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The Raider Nation is at it again.

Updated on May 10, 2014


I am a Raiders fan.
In fact, the only reason that I'm even frustrated enough to write this is because I am forced to interact with more fans of the Silver and Black than any other fanbase.
These are my frustrated thoughts.
That's right.
My frustrated thoughts. As in, they belong to me. You do not have to like or agree with them.
However, if you're going to argue a point, please bring some intelligence to the discussion.

Al Davis.

Look, nobody appreciates what Al did for not only the Raiders, but the NFL as a whole like I do.
As a coach, GM, owner, and commissioner, he impacted the NFL in a thousand ways and changed the way the game is played.
And until the early 2000's, he had done an amazing job of keeping the Raiders in the spotlight and in playoff contention.
But... Unfortunately... the game passed him by.
It's not a knock on Al, it happens to everybody (Except for Bill Parcells apparently).
It happened to Knoll, it happened to Gibbs, it happened to Landry, it happens to everybody who stays in the NFL longer than their window.
If anything, they should be astonished that he remained relevant as long as he did. He kept the Raiders rocking and rolling in one way or another from 1957 until 2004.
That's insane.
However... From 2004 until his passing in 2011?
Not the same story.
During that span, he worked very hard to destroy everything he had built with the Raiders.

Al's ability to evaluate talent.

What used to be his strongest ability quickly became the key to not only his, but the Raider's downfall.
Once upon a time, Al had an amazing eye for talent. From Lance Alworth in 1962 to Rich Gannon in 1999. He could watch a player in shorts and tell you what kind of player he would be in pads. He could see a player who others had deemed washed up or "past their prime" and resurrect their careers.
It was a huge part of what made the Raiders one of the winningest teams in the NFL during the 20th century.
However, as that ability began to decline, so did the Raiders.
If I had to pick a moment to define when the Al Davis regime began its decline, I guess I'd have to think back to the 2000 draft, when the Raiders shocked the sports world by drafting Sebastian Janikowski in the first round.
Now, while "Seabass" has played extremely well for the Raiders over the last decade, even briefly holding the record for longest field goal in NFL history, a kicker in the first round? That crazy.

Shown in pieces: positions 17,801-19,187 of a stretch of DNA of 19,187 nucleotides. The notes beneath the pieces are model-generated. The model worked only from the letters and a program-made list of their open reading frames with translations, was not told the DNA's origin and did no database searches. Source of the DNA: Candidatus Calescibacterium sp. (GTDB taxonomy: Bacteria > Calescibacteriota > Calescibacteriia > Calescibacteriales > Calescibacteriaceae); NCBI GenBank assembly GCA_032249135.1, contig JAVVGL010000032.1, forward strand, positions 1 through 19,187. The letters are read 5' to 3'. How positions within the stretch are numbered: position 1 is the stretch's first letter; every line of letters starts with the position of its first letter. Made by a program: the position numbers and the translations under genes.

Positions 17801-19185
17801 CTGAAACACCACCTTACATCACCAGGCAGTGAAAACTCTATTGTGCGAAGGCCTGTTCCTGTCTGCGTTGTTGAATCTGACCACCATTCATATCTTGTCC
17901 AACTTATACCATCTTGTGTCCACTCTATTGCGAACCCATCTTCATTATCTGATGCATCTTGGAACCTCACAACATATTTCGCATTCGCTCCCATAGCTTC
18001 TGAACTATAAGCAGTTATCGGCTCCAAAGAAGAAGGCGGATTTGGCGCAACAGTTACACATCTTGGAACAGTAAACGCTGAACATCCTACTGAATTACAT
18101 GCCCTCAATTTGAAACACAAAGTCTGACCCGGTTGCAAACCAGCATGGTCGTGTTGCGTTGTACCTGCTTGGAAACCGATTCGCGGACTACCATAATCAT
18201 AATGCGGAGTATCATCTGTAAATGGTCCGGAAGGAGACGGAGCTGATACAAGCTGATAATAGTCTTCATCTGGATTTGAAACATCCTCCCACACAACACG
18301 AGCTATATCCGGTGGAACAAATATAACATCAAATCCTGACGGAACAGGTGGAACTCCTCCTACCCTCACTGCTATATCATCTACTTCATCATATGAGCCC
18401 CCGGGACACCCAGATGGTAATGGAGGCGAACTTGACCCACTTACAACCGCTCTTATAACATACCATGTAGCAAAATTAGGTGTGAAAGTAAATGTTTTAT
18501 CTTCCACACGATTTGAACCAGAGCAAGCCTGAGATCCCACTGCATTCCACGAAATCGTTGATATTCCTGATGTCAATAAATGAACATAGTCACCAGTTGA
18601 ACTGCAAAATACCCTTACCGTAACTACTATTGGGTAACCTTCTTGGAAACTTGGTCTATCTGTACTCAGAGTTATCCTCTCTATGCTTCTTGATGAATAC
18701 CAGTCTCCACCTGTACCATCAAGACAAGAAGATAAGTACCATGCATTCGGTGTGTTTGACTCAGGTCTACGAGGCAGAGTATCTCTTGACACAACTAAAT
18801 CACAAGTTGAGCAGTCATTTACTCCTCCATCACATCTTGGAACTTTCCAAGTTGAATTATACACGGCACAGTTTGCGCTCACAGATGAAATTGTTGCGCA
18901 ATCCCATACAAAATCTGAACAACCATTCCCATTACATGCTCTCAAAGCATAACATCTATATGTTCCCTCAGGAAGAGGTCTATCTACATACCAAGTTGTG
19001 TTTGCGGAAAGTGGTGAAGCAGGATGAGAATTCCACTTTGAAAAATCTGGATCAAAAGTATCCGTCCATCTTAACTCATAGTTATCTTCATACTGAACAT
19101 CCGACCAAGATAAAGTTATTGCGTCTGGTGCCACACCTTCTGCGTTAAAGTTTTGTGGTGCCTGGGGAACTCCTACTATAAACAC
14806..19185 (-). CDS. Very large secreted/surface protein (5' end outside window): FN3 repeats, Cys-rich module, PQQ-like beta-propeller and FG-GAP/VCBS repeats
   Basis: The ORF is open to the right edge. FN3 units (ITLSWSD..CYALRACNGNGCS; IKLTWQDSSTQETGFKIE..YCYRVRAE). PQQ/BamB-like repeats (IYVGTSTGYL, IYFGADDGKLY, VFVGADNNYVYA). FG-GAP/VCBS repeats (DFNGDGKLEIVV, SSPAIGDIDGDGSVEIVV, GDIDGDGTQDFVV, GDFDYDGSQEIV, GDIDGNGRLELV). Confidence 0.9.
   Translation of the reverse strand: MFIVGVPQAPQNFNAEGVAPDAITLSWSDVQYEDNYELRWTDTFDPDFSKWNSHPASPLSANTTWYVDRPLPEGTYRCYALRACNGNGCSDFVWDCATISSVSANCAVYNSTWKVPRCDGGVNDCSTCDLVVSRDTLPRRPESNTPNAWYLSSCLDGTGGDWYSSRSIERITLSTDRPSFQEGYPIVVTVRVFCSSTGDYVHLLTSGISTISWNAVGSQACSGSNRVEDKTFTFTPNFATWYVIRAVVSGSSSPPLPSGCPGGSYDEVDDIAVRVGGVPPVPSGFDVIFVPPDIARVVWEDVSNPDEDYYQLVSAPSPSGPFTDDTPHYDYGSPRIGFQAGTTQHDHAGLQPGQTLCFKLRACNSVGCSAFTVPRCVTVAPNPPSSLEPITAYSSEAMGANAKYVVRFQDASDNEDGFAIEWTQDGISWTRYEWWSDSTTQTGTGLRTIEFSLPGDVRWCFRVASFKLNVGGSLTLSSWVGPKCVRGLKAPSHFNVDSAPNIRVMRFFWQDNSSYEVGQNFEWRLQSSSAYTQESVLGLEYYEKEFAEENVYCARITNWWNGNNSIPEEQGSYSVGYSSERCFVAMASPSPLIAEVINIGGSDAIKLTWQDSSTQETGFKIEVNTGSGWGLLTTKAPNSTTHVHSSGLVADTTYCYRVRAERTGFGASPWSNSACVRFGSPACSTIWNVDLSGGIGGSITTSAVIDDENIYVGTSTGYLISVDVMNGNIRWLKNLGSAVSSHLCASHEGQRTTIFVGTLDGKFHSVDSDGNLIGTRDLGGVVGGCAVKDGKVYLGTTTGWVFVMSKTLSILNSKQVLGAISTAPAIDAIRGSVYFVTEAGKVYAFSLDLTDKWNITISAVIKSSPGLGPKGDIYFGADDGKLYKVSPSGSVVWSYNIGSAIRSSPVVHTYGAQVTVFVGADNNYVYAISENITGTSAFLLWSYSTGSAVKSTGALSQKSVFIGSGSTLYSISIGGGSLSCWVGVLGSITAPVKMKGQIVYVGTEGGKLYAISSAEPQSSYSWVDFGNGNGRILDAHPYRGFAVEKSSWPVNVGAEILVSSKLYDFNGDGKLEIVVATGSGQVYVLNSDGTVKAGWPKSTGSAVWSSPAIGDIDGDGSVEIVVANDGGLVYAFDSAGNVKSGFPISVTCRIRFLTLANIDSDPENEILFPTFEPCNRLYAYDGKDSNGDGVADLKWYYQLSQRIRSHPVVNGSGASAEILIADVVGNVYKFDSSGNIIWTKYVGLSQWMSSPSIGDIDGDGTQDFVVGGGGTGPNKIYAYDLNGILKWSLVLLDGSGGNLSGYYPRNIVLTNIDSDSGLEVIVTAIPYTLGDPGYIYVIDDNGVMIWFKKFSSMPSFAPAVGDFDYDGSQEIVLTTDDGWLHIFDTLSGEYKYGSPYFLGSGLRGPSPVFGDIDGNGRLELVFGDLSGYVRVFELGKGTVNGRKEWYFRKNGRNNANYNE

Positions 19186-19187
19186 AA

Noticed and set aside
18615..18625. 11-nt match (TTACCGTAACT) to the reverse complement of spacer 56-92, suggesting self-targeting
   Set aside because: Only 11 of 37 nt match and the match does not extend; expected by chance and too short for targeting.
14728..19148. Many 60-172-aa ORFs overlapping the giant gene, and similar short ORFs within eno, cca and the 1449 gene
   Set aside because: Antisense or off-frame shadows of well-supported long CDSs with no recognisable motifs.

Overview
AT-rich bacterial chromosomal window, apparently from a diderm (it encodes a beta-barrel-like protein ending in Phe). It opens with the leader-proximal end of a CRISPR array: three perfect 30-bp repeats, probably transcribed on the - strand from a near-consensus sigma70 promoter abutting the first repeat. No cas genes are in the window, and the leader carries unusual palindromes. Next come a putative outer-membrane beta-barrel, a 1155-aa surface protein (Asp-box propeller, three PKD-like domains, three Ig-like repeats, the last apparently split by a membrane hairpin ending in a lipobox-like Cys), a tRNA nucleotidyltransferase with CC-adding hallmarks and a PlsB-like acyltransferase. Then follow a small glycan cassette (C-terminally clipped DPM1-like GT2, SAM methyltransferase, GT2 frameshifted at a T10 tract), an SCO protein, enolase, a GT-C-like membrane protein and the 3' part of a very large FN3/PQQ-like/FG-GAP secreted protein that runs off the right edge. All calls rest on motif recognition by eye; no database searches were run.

Just to put this in perspective, let me list a few of the players taken after Jano.
2005 league MVP Shaun Alexander, All-Pro linebacker Keith Bulluck, Pro-bowl left tackle Chad Clifton, Pro-Bowl Quarterback Marc Bulger, another All-Pro kicker in Neil Rackers, and oh, yeah... a certain sixth round pick named Tom Brady.

Even the most biased Raiders can't tell me that they would rather have Sebastian Janikowski than Tom Brady.
Well... It was all downhill from there. Every first round pick in the Al Davis era since, perhaps with the exception of pro bowl corner, Nnamdi Asomugha, has been a bust.
5 shaky defensive backs, a tackle who couldn't play tackle, an injury-prone runningback, a receiver without hands, a troubled inside linebacker, and perhaps the worst quarterback in the history of the league all got early phone calls from Al during the Raiders decline from powerhouse to laughing stock.
Those hilariously bad picks, along with awful free agent signings like Javon Walker's 55 million dollar contract and DeAngelo Hall's brief cameo as a Raider for the small, small price of 70 million dollars, had a lot to do with the Hero-to-Zero slide.

The Coaches.

Jeez. Wanna talk about a slide...
Since Al "traded" Jon Gruden to Tampa Bay in 2001, the Raiders have had seven head coaches.
Sure, Bill Callahan took the Raiders to the Super Bowl in his brief stint as head coach, but we all know that was Jon Gruden's team. After him, we had to endure Norv Turner, Art Shell, Lane Kiffin, Tom Cable, and Hue Jackson.

Oh jeez. Hue Jackson.
Don't get me started.
While Hue Jackson is a brilliant offensive mind, he was a terrible coach, and hurt the Raiders more than any other coach in recent memory.
I am so sick and tired of hearing about how much production he got out of Darren McFadden, and I'm going to lose my mind if one more Raider fan tries to talk up those back to back 8-8 seasons.

"Well Dennis Allen only has 8 wins in two years! Jackson never got a chance to prove himself"

He didn't?
That's because of the worst trade in NFL history.
One first and a second round pick for a guy who did... What exactly?
Now, I'm not blaming Palmer for his failures in Oakland.